In this exclusive article, international journalist, migrant activist and TED Fellow Yasin Kakande, author of a new book on the historical and contemporary reasons for African immigration, Why We Are Coming, decries Britain’s continued endorsement of Uganda’s president, Yoweri Museveni, when ordinary Ugandans are suffering greatly from his decades-long military dictatorship.
By Yasin Kakande
Despite widely reported election violence and fraud in Uganda, Britain’s endorsement of President Yoweri Museveni’s electoral victory came swiftly.
James Duddridge MP, the U.K.’s Parliamentary Under-Secretary of State for Africa, characterized the elections as “calm”. Thus, Museveni, at 75, could look forward to extending his 35-year rule by another five years.
In Africa, media outlets immediately pointed to Duddridge’s banking business relations with Museveni in the hopes of discrediting the endorsement. Conflating interests, apparently, is accepted with a matter-of-fact attitude.
Personally, the word ‘calm’ struck me as utterly ironical, for this was a heavily militarized election. Two days of violence alone on the streets of Kampala left 54 people dead.
There were also wider reports of hundreds of arbitrary arrests of opposition supporters, ballot stuffing, tally fraud, internet disruptions, the deportation of journalists, and the denial of access for foreign election observers.
To describe the situation as “calm” is untenable.
As I write this, my nephew Abubakar Kayemba is still missing after, I believe, being kidnapped by Museveni’s military forces a few weeks before the elections. Kayemba was a candidate for the National Union Platform Party that fielded Robert Kyagulanyi Sentamu — more widely known as ‘Bobi Wine’ — for president.
How can it be that dozens of dead Ugandan citizens count for nothing, their killings swept casually away for the purpose of characterizing this particular exercise of the civic process as ‘calm’?
How many Ugandans must die before global observers challenge such descriptions?
These questions reminded me when an editor dismissed my reporting of six dead Africans in violence as insufficiently newsworthy. This is not a new problem in the Western media, where the narrative consistently accepts violence as a given in the civic and political life of an African nation.
However, to dismiss the value of an African citizen’s life also explains in part why many African dictators such as Museveni resort persistently to violence in order to stay in power.
The mainstream media (largely white) will not cover a few dead African protesters and, meanwhile, British and American politicians will not question the governments about the dead.
Still many black people in Africa and the West are pressing with louder, sharper voices about the issue, which also has propelled the Black Lives Matter movement in America.
For Museveni, the British endorsements are important and do matter more than even the Ugandan voters for the long-time ruler to contend that his election is legitimate and legal.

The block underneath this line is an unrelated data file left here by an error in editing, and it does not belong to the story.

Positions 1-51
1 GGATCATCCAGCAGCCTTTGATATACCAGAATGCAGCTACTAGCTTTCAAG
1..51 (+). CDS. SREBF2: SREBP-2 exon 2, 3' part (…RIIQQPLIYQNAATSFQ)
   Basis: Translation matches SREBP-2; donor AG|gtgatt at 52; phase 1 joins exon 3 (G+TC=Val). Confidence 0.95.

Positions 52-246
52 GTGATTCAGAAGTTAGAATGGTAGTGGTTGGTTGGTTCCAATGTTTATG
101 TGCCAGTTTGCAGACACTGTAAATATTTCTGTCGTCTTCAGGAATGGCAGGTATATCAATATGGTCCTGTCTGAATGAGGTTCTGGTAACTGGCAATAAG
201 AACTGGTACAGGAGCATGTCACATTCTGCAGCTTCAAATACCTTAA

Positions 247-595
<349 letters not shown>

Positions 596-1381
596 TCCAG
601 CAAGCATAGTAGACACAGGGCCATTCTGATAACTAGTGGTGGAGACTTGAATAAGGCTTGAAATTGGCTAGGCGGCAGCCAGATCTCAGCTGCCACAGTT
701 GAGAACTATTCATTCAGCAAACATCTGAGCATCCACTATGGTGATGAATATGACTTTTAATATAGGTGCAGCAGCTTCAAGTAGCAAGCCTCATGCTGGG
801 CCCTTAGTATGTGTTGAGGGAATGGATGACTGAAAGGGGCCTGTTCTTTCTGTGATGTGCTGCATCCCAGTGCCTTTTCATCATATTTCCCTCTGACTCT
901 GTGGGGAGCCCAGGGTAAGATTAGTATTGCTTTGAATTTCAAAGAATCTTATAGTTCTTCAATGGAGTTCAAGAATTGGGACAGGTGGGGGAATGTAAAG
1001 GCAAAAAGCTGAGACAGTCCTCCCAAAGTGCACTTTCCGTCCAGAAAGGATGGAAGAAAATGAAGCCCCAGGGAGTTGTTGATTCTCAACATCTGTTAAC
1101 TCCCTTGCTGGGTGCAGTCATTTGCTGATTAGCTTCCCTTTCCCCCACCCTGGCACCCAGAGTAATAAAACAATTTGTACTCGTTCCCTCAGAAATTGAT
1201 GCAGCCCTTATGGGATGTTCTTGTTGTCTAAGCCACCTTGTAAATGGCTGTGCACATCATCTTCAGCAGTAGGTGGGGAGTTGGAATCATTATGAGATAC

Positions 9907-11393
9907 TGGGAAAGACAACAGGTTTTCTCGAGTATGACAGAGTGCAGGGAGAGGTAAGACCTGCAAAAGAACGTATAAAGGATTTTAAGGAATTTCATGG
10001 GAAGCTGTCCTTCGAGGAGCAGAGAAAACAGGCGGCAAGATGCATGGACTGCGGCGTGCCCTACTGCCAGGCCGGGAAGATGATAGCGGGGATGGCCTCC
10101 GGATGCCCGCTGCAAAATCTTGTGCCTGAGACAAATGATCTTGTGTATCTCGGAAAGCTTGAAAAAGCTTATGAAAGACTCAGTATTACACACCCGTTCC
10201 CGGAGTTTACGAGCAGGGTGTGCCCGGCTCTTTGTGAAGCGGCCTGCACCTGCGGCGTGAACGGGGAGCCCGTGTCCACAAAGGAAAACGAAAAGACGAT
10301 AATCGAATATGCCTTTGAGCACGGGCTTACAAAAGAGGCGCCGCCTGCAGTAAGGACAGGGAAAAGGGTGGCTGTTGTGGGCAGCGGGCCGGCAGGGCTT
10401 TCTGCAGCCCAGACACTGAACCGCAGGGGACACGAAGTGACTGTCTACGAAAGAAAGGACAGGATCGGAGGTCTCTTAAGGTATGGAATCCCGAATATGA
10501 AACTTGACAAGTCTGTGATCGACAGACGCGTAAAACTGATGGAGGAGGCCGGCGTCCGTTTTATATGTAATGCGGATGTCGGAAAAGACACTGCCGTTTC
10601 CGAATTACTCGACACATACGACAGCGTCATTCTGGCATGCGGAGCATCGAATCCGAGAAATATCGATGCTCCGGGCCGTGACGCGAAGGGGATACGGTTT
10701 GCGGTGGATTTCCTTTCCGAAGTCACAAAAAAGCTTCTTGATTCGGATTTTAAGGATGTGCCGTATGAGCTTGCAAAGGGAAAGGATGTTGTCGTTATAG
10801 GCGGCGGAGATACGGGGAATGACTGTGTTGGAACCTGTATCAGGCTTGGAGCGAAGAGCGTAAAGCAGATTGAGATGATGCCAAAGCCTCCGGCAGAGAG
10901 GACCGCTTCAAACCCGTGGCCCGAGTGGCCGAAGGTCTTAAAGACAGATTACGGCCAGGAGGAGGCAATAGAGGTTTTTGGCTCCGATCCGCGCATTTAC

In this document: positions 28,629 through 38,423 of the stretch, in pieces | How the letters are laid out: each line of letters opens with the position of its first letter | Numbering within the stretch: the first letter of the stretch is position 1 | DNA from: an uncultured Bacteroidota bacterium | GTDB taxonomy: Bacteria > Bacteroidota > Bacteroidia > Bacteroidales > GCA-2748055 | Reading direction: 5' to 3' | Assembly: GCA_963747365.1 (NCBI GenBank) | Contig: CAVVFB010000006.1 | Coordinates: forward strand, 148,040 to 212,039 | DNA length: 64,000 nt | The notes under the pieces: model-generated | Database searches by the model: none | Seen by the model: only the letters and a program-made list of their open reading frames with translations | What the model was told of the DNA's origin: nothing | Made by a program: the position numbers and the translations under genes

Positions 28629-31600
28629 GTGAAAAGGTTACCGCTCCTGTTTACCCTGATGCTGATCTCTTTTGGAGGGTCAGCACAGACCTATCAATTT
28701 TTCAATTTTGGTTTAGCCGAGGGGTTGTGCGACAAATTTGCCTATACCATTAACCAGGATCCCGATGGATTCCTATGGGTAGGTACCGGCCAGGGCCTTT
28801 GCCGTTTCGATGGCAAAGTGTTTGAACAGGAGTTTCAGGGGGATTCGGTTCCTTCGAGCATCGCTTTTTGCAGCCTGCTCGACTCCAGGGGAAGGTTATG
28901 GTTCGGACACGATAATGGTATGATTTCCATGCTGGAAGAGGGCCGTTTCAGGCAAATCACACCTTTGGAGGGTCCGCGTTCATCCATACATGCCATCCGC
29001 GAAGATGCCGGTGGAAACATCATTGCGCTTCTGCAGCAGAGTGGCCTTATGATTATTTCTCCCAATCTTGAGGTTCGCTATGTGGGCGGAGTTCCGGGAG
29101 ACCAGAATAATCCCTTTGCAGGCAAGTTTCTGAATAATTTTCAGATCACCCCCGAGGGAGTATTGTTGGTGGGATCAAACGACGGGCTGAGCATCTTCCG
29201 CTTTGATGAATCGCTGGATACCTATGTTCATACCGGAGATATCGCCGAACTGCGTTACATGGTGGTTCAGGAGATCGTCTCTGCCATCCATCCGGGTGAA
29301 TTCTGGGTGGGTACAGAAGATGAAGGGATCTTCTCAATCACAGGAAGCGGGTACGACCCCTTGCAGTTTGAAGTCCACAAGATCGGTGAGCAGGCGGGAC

It was these endorsements delivered by British politicians such as Lord Carrington and Lord Luce, then Minister of State for Overseas Development in the Foreign and Commonwealth Office, which helped facilitate Museveni’s rise to power in Uganda during the 1980s.
Britain’s status as a global power still carries weight in terms of selecting leaders to govern the African countries that were its former colonies. British economic interests, of course, remain prominent in Uganda’s economy.
For example, Tullow Oil and Shell dominate the country’s energy sector, while Barclays and Standard Chartered are leaders in the banking sector, and Unilever has a major presence in the food and beverage sector.
Museveni is cunning enough to persuade Britain that he is the only one that can guarantee the continuity of British business interests in Uganda. Unfortunately, the Museveni economy has been in free fall, riddled with corruption, nepotism, and incompetence, with the effects ricocheting back onto British corporate interests. To wit: British Airlines had to close shop in Uganda.
Museveni is just as cunning with Americans, who accept that should he leave power, the militant Al-Shabaab group will take over East Africa. Washington continues to foot Museveni’s military bills. As several American media outlets and the U.S. Ambassador to Uganda, Natalie E. Brown, criticized the Ugandan leader for using violence to interfere with the elections, Museveni sought to distract the focus by alleging that the Ugandan military killed more than 180 Al-Shabaab fighters.
But if the only remaining useful purpose for Museveni is to fight Al-Shabaab in Somalia, why is it that poor Ugandans must continue to suffer or abide his presidency, which has been a domestic policy failure? Perhaps, Museveni should move to Somalia and let Ugandans dictate their own political future.
In Uganda, Museveni has exercised the same cunning skills. Older generations of Ugandans feared that if they voted against him, the country would return to the instability experience during the dictatorship of Idi Amin. After the guerrilla war that brought Museveni into power, large piles of human remain like skulls and bones were displayed on most roads in Uganda as evidence of the costs of war.
Museveni reminded Ugandans that he ended the civil wars and restored stability — “Yaleeta Otuulo,” which translates to “He brought sleep” so that no one had to worry about armed rebels knocking on their doors at night.
Eventually, Ugandans tired of the same sleep metaphor for every election and demanded progress in the economy, health care, and education. I remember an old relative who advocated for Museveni because he had “brought sleep”. Unfortunately, she died of malaria in a government hospital, and during her funeral everyone regretted that she had supported a president who could not even assure that his hospitals had anti-malarial drugs to treat the patients.
Ugandans have recently called upon the British to move past the purported fears that their corporations would lose their footing in Uganda once Museveni is gone. Likewise, Ugandans are telling Americans to stop thinking that Museveni is the only one who can confront Al-Shabaab in Somalia.